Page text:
Thousands fleeing conflict or poverty in Nigeria, Cameroon, Bangladesh, Haiti and Cuba have traveled across oceans, through the jungles and mountains of South America, up through Central America, on a route that — so far — ends here: the steamy, crumbling Mexican city of Tapachula, near the Guatemala border.
Over 1,500 of them while away the weeks — or months— in a park dotted by giant ceiba trees and vines, awaiting exit visas that never seem to come, like a Mexican version of the movie "Casablanca." Some say they've given up hope of reaching the United States and just want papers that will allow them to work in Mexico — but northern Mexico, where wages are higher. The government is not prepared to grant that, so it keeps them here, waiting. Perhaps for an asylum ruling, perhaps residency status.
Their lives are a daily round of boredom, a lack of answers from authorities, dirty, overcrowded bathrooms and insufficient food. Those who still have money sometimes sneak out of the compound by jumping a wall and buying their own groceries to cook over open fires. The international melange of migrants seems to share a taste for rice and lentils, not the tortillas, beans and eggs provided by Mexican authorities.
Maureen Meyer, director for Mexico and migrant rights at the Washington Office on Latin America, said that word quickly spread through international smuggling networks that Mexico had become more permissive for migrants. Attention drawn to the large caravans meandering north to the U.S. last year, combined with Mexico's fast-track for thousands of humanitarian visas in January, appeared like welcome mats on the global stage. At the same time, it became more difficult for migrants in Asia or Africa to reach Europe.
Now the Mexican government is trying to get a better handle on the flows -- and perhaps even limit transit visas -- amid pressure from U.S. President Donald Trump to clamp down on migration to the U.S.
"They didn't fully assess the messaging of being a more open country," said Meyer. "It's obviously a very difficult situation" for Mexico.
The backlog on Mexico's southern border also appears, in part, to be a function of budget cuts, as well as the country's limited capacity to handle large numbers of migrants, especially those from distant countries, some of which lack the infrastructure to handle repatriations.
Trump has repeatedly threatened to close the U.S. border with Mexico if the heavy flow of migrants to the U.S. continues.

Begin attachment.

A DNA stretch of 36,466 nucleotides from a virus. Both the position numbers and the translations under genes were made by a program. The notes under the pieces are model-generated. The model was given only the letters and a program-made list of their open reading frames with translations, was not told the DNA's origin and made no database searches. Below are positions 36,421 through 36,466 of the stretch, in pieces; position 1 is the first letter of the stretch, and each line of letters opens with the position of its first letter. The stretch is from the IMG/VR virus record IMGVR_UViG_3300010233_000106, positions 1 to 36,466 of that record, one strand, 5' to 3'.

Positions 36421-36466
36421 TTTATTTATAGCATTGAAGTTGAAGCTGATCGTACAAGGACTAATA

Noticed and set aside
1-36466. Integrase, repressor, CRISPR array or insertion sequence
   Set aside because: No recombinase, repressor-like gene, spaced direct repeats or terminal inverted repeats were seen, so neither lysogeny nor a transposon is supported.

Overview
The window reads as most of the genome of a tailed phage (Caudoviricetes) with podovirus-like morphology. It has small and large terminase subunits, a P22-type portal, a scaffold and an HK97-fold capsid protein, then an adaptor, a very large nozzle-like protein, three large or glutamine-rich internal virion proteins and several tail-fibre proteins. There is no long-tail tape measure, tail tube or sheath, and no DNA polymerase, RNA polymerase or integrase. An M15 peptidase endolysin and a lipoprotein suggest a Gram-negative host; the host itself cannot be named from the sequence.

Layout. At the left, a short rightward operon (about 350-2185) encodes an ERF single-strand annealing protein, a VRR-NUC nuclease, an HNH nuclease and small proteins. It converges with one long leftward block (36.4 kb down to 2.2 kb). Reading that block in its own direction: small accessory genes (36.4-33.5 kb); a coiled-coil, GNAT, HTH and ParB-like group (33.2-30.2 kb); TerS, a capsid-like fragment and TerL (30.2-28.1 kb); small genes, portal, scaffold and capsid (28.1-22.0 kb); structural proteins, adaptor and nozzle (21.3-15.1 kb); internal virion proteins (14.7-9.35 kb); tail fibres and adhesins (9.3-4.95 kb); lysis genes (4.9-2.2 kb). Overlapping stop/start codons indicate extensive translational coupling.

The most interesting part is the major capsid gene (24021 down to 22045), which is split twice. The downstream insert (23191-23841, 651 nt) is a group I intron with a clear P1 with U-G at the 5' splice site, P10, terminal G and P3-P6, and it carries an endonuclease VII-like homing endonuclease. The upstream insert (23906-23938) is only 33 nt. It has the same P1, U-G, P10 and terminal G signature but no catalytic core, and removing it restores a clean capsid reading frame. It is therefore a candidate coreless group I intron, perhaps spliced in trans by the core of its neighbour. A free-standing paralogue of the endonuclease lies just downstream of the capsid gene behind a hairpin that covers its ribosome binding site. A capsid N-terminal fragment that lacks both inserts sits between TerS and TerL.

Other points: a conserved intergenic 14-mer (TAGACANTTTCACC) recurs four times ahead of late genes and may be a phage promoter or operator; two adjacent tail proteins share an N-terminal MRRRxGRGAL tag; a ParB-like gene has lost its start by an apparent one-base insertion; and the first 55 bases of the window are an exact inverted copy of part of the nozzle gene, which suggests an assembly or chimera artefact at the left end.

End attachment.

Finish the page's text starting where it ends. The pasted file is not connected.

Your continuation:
"The Mexican government's decision to detain as many migrants as possible, after President Trump put pressure on them to do so, has made it clear just how many third-country nationals from outside Central America are actually in the country," said Andrew Selee, president of the Washington-based Migration Policy Institute.
Many of the migrants waylaid in southern Mexico take the interminable wait for visas in stride; they have been through much worse on their long torturous journeys.
"The thief took my backpack, with my telephone, my documents, my passport. He took everything," recounted Paul Eneceron, a 21 year-old economy student from Port-au-Prince, Haiti, who set out on Jan. 13 from Chile — where he worked packing fish and baking cakes for 2 1/2 years — hoping to reach Mexico, where he has relatives among the thousands of Haitians who have settled in Tijuana.
He crossed through Peru, Ecuador and Colombia, but like most, he found the border between Panama and Colombia to be the most dangerous. It is patrolled by bandits toting guns and machetes who call themselves "Los Indios" ("The Indians") even though they have no links to Panama's indigenous population. It was there that the bandits sprang out of the jungle. "He (the robber) pointed the pistol at me and said: 'Hand over everything.' And I gave him my backpack."
One of the longest routes was that traveled by Musa Kolo, a welder from Nigeria. He said he fled violence from the Islamic extremist group Boko Haram in Nigeria's Borno State several months ago and made his way to the Ivory Coast, where he stowed away on a freighter. Once he was discovered, the crew took pity on him and left him off in Brazil, and he made his way up through Colombia and on to Panama. From there the route — now well-worn — leads through Costa Rica, Nicaragua, Honduras, Guatemala and finally Mexico.